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Re: [RRG] IPv4/6/ngng or IPv4-map-encap then IPngng
I don't really want to wade into this debate but I want to set the record
straight on one point:
> That was my way of improving LISP, to create the beginnings of my
> Ivip proposal, on 2007-06-15:
> Before that LISP had no way of being introduced with multihoming of
> communications from non-upgraded networks. (Late last year LISP
> became able to do this, by adopting Proxy Tunnel Routers which do
> the same job as my poorly named "anycast ITRs in the core" - now
> "Open ITRs in the DFZ".)
Not correct. The first documentation of what was later fleshed-out as LISP+ALT
and LISP PTRs (proxy tunnel routers) occurred on a Cisco-internal mailing
list in April, 2007. This discussion was later opened to the RAM list in
June, 2007 (see attached email message, which includes both references).
The terminology has changed somewhat since these discussions by the basic
ideas remain the same.
The concepts originated during a lunch conversation at IETF-67 in November,
2006 but were not written down or propagated beyond the LISP co-authoers
until much later.
Just wanted to set the record straight.
Date: Wed, 20 Jun 2007 11:35:47 -0700
From: Vince Fuller <email@example.com>
Subject: [RAM] Preliminary thoughts on LISP 1.5
Since there seems to be some ongoing discussion of LISP and whether or not it
is incrementally deployable, I thought I'd share the following message which
I wrote to a smaller discussion group about two months ago; it sketches out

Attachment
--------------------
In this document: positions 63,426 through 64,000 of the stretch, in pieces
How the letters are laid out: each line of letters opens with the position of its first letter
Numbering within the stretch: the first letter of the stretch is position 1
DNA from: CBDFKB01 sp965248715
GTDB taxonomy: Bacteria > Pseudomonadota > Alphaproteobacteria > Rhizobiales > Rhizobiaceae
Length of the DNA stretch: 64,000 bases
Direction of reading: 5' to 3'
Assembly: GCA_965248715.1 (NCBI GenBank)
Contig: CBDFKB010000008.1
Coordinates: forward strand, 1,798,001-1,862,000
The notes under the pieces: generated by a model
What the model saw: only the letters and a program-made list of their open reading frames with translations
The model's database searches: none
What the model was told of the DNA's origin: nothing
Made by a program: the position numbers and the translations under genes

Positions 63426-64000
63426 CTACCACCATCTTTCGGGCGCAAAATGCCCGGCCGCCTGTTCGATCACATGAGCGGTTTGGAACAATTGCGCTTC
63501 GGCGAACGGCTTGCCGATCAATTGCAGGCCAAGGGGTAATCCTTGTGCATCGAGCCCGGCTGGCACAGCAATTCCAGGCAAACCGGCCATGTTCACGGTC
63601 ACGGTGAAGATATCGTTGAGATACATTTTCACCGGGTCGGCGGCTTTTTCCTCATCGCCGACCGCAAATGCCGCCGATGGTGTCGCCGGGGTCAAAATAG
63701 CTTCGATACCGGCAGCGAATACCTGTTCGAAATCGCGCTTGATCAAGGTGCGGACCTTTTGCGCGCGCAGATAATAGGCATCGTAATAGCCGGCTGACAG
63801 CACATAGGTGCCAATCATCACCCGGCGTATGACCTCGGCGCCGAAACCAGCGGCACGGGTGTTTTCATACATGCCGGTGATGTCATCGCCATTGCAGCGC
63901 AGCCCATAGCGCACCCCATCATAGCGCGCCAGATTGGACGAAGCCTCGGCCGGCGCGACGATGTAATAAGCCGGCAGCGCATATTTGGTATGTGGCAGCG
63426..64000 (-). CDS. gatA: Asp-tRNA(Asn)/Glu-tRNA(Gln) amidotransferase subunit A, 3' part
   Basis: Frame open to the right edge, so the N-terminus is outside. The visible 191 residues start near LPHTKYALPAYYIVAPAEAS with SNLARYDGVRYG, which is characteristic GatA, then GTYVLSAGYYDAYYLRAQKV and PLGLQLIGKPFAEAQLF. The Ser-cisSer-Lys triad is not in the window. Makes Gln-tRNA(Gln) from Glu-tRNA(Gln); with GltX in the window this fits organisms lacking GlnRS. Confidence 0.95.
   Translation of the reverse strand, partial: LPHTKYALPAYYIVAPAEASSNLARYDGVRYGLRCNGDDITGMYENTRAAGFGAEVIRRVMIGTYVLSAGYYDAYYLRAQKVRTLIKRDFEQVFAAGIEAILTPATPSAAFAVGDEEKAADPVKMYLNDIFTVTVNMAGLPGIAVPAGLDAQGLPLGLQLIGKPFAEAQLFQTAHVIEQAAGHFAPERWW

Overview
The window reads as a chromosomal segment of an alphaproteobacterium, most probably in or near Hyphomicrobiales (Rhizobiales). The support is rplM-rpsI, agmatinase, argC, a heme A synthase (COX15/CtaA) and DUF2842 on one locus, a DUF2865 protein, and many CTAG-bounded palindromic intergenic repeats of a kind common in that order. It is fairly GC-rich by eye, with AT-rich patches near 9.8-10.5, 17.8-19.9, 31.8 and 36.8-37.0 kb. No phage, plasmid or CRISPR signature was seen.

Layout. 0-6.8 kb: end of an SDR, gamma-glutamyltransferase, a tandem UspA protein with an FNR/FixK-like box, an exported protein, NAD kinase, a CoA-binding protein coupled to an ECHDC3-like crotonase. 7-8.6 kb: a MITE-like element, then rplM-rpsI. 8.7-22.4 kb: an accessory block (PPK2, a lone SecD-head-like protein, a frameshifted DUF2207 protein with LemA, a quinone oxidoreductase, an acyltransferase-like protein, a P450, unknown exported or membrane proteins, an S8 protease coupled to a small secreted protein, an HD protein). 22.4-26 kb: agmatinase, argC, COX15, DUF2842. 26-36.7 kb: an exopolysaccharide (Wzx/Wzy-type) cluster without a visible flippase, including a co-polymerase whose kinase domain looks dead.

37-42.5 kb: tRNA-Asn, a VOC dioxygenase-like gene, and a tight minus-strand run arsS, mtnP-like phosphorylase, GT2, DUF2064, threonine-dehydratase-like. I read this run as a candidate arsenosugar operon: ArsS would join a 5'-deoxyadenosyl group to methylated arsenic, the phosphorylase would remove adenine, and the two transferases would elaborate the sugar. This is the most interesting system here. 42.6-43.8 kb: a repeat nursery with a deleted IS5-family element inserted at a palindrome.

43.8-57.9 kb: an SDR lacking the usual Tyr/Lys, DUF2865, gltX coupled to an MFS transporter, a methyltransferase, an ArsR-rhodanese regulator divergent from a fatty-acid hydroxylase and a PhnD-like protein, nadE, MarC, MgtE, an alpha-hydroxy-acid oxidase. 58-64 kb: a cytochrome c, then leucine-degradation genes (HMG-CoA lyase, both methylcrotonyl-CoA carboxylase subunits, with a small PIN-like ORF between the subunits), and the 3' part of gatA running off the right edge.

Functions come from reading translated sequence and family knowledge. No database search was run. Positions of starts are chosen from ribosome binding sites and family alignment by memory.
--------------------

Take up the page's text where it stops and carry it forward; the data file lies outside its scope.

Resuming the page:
some ideas on how a LISP 1.5 infrastructure might offer a hybrid push/pull
model, where highly-aggregated EID prefixes would be "pushed" into a global
infrastructure while information about specific destinations of interest to
a particular source would be "pulled" in a data-triggered manner using LISP 1.0
The LISP authors plan to write-up a more complete Internet Draft describing
this approach but here are some conceptual ideas.
Date: Wed, 4 Apr 2007 09:54:41 -0700
From: Vince Fuller <firstname.lastname@example.org>
Subject: Re: Cache
> > The thinking here was that the ITR could be co-located with a local
> > DNS caching server, and have all of the hosts served by an ITR use
> > that same system for DNS lookups.
> That strikes me as a set of extremely unrealistic deployment constraints.
Note that this approach is specific to LISP 2 and resresents some thinking
on how one would improve EID-to-RLOC setup latency when a mapping doesn't
exist for a particular destination.
> > There are obvious ways of attacking the rate * state product. You
> > can decrease the rate by distribution. You can decrease the state
> > by going to a pull model.
> The most obvious way of reducing the amount of data is by aggregation, of
> course. I guess we're looking for alternative methods that don't introduce
> enormous amounts of complexity. Well, I hope we're wishing ourselves luck
> Certainly if you distribute the data so that it is never all in one place,
> you improve the per-box scalability, since each box has less to worry
> about. Of course, you might end up needing more boxes. It's never been
> clear to me whether a solution which increases the number of boxes rather
> than the size of each box would be considered as "solving the problem".
> To first order, I don't think that "pull vs. push" is an important
> distinction, since it leaves open the question of where you're pulling from
> and whether that is scalable. Also, if you distribute the data, you don't
> necessarily need a pull model, you just need to make sure that the data
> paths take each packet through a place where the appropriate data can be
> found (i.e., if the addressing doesn't follow the topology, make the
> topology follow the addressing).
This approach is similar to some thoughts that I've had on how an EID-to-RLOC
overlay topology might be structured for LISP 1.5. The idea is roughly as
1. Assign EID prefixes according to some hierarchy that bears only rough